Second Lieutenant, Pilot
311th Ferrying Squadron, 27th Air Transport Group
P-47D Thunderbolt with serial number 42-75606 took off from Renfrew at 1110 hours on the 29th of December 1943 on an internal flight to Burtonwood. At 1130 hours the aircraft flew in mist lower than the surrounding terrain and crashed through two lines of trees at Hartfield Farm and into a field on the Gleniffer Braes, Scotland.
[Note: There is a difference in the date of death of Herman C. Carey. On the headstone application form it is 28 December 1943. There is a memorial plaque on the place where he crashed in Scotland with the date of 29 December 1943. Memorial stone in field between Howwood and Neilston, Renfrewshire, Scotland reads: “Herman Carey killed at this spot 29th December 1943 while flying P-47D Thunderbolt.” He was in 311 AAF Ferrying Squadron. Crashed while flying from Renfrew Airdrome to Burtonwood in low cloud and heavy mist into plateau, altitude approximately 750 feet. Memorial stone located in field 250 yards from Hartfield farm, Hartfield Moss.]
–Submitted by Gordon Robertson
Sadly, during WW2, flying accidents in Britain were numerous and widespread, causing casualties, often fatal, to many nationalities. The idea of commemorating this particular accident originated from Bill Kerr, from Paisley, who had been an RAF fireman, then spent a further 21 years as a fireman at Glasgow Airport. While flying r/c models near Hartfield Farm, he wondered why some trees were missing from either side of the access road, then started a lengthy investigation. Thank you for your efforts Bill! Just before he left the site on 29 November 2003, he was told by a man, whose father, a farmer, had been an eye-witness of an air-crash that the aircraft’s propeller had landed in a nearby marsh. Probably it is still there!
On Wednesday, 29th December 1943, a P- 47D, Thunderbolt, took off from Renfrew on a delivery flight to Burtonwood. Minutes later, the aircraft crashed through trees bordering the access road to Hartfield Farm, killing the pilot, 2nd Lt Herman Carey, US Army Air Forces. The crash site is southwest of Caplaw Dam, just west of Gleniffer Road, the B775.
On Saturday, 29 November, 2003, a Memorial Service was conducted by Rev. Peter Houston, Glasgow Airport Chaplain, to commemorate the accident. (This event was held one month in advance of the 60th anniversary, to avoid anticipated travel problems close to the end of December.)
For several days, the weather had been fine – but not on Saturday! It was appalling, with gale-force wind and driving rain; the combination of gloom and noise from the trees was awesome. It could have been a scene from “Tam 0′ Shanter”, by Robert Burns. Despite these adverse conditions, the Aircrew Association, Air Training Corps, RAF Association and Royal British Legion Scotland all were represented. A US Air Force officer, on exchange posting to RAF Leuchars; Mr Douglas Alexander, the local MP; and Mr and Mrs Bill Kerr were also present. No 396 (Paisley) Squadron, ATC, provided two pipers who coped extremely well to make themselves heard above the din. The cause of the accident is believed to have been loss of the propeller – which would have had a profound effect on the balance and controllability of the aircraft. The Thunderbolt in the RAF Museum, Hendon, London, has a propeller of 13 feet diameter; a massive piece of machinery! (see https://www.aircrew-saltire.org/lib224.html)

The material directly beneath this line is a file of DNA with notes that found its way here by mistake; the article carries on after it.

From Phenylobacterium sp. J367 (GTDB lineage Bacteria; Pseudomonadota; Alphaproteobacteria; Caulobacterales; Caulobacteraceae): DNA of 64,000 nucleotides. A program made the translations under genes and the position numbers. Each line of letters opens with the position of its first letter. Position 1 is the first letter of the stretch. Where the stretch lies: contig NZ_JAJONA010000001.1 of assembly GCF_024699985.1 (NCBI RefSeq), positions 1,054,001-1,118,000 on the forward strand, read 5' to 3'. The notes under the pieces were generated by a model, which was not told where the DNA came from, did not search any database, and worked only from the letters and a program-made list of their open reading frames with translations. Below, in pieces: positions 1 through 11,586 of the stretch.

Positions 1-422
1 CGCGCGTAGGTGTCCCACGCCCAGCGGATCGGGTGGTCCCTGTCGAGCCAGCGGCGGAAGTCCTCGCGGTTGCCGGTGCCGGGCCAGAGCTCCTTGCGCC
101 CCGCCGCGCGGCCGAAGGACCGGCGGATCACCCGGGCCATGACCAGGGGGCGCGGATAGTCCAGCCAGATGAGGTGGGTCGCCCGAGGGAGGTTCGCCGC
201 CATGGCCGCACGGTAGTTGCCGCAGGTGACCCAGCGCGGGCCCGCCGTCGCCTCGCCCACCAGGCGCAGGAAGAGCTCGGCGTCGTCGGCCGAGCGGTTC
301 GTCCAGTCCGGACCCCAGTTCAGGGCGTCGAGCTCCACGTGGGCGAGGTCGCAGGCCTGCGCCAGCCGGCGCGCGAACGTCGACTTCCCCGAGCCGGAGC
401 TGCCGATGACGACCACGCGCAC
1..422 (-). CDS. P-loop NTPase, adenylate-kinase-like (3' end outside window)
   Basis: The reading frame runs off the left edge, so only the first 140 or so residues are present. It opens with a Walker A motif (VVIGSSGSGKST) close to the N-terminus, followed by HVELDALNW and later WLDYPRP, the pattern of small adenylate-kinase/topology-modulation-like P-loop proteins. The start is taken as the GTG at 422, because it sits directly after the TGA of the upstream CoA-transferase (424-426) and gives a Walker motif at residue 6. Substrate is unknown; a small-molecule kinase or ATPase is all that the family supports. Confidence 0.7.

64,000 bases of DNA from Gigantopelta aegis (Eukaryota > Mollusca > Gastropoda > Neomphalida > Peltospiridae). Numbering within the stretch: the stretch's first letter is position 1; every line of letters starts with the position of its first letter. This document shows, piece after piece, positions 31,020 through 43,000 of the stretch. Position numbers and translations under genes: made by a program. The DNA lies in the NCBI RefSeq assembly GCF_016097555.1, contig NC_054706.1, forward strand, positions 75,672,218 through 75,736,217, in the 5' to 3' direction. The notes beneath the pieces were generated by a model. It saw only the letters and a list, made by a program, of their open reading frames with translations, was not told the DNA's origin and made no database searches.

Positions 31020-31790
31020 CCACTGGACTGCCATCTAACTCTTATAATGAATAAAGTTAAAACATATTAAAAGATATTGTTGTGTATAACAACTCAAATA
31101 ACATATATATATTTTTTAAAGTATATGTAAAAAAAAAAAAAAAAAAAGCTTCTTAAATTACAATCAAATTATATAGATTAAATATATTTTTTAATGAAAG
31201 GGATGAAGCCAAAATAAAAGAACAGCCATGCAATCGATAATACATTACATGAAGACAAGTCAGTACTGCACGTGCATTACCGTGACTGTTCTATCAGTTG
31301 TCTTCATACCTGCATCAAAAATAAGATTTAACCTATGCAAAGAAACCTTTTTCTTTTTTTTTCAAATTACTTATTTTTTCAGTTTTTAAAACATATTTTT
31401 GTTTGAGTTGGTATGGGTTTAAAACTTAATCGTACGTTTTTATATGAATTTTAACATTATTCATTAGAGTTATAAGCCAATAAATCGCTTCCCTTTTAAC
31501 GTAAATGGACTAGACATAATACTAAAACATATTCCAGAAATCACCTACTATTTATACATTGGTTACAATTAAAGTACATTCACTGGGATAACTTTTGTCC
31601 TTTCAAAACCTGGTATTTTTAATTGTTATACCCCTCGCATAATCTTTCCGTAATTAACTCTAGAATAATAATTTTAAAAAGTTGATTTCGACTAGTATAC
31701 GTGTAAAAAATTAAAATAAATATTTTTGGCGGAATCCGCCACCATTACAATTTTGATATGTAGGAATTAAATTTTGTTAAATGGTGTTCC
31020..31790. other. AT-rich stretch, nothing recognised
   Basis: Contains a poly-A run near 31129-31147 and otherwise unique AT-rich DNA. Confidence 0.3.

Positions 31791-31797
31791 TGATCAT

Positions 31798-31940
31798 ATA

Before entering the service, Second Lieutenant Carey was employed by the Firestone Tire Company in Knoxville. His manager was George S. Fox.
Next of kin (see obit below for full list) includes his father, Grover C. Carey; mother, Mrs. HD White; Mrs. J Frank Booker, his mother-in-law.
I emailed you a couple of days ago re The Hartfield Moss Thunderbolt Memorial in Scotland in memory of 2nd Lt. Herman Carey who lost his life here during WW2.
Howwood Community Council in Renfrewshire, Scotland have decided to repair or replace the damaged memorial. The cost is small compared to that which 2nd Lt. Carey paid in helping us all.
I wonder, however, if you have any record of any relatives who may wish to be informed. Or if you could point me in the right direction to trace any, that would be a great help.
My email address is email@example.com
My phone number is (+44) 7425 011718
Howwood Community Council
- Rank: Second Lieutenant
- Date of birth: 23 January 1914
- Date of death: 29 December 1943
- County: Knox
- Hometown: Knoxville
- Service Branch: Army/Army Air Forces
- Division/Assignment: 311th Ferrying Squadron, 27th Air Transport Group
- Theater: Europe
- Conflict: World War II
- Battles: Air War in Europe
- Awards: Purple Heart
- Burial/Memorial Location: Lynnhurst Cemetery, Knoxville, TN
- Location In Memorial: Pillar XIV, Top Panel
- Sponsored by: Howwood Community Council, Renfrewshire, Scotland
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